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Review: Toshiaki MINEMURA (Art Critic)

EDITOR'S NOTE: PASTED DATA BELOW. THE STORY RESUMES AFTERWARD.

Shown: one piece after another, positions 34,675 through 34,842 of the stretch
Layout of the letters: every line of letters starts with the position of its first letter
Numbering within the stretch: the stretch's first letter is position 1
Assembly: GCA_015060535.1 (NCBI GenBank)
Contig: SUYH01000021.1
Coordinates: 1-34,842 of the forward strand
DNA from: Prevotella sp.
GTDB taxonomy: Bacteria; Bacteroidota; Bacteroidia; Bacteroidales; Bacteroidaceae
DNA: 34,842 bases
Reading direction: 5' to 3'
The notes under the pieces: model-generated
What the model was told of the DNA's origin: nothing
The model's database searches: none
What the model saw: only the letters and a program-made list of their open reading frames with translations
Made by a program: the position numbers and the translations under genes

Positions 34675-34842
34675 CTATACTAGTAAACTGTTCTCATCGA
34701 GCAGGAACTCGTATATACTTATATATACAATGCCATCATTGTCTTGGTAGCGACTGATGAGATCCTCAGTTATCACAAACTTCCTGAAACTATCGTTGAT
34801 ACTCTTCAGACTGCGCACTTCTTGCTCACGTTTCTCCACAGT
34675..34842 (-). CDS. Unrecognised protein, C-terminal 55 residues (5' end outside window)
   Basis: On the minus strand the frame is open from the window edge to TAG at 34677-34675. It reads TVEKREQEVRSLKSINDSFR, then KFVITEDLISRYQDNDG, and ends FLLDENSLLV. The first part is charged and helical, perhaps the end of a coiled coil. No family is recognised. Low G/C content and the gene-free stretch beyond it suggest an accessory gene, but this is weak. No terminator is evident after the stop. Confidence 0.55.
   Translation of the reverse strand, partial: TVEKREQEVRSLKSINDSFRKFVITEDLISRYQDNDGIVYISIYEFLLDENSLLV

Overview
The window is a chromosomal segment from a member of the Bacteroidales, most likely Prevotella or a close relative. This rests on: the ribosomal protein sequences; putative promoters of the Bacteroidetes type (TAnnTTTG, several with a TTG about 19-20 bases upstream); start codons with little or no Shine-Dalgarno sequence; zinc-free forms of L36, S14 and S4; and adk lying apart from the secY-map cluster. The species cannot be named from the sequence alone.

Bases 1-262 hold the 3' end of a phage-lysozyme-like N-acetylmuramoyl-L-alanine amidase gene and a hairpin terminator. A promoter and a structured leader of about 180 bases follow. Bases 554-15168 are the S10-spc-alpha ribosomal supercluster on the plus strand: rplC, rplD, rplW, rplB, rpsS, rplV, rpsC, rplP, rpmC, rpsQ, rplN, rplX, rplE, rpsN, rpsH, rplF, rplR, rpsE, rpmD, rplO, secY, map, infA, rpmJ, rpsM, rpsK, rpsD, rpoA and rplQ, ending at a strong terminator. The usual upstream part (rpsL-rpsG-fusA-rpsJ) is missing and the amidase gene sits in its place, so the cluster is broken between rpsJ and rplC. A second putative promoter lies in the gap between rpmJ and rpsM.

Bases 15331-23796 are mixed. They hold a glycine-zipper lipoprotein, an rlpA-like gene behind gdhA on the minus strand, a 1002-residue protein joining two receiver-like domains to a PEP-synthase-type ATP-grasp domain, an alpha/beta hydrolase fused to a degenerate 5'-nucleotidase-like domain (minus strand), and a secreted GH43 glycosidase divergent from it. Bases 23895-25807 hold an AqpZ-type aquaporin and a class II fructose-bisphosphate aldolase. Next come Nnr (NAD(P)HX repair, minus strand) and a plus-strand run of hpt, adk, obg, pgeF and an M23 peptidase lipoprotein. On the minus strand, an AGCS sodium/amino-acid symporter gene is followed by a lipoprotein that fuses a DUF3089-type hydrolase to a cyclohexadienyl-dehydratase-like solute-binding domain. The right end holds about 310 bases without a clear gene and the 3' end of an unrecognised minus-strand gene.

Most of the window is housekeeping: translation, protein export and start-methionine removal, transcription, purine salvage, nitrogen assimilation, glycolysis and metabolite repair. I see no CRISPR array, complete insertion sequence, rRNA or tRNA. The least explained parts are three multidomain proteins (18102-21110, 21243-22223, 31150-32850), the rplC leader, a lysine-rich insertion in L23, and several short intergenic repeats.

Meandering fragments of line, shape and color appear everywhere in this piece. Those expecting a clear meaning, shape or subject will likely be disappointed, but for me it is pictorially evocative of a kind of joy. Like how the author, and the artist's compatriot, José Ortega y Gasset explained it a century earlier, works such as this are not a window looking out onto something; rather, they adhere to the principles of modern painting in depicting a phenomenon arising upon the surface of the window itself. The art of printmaking tends to have an aversion to such principles, strongly preferring the distinctiveness of shape and image required to depict something “as seen through a window.” And although this tendency in and of itself is not to be condemned, one should not forget that such a work by this author walks on the right path of printmaking. Ultimately, though, I cannot tell what printmaking techniques are employed in this piece. In the description column by the author is written “other technique”, but is this demonstrating a combination of techniques? I would like a detailed description. Furthermore, observing the surface of a window does not require us to ignore those things beyond the window which are irresistibly evident. Visual expression today must accommodate the multidimensionality of reality.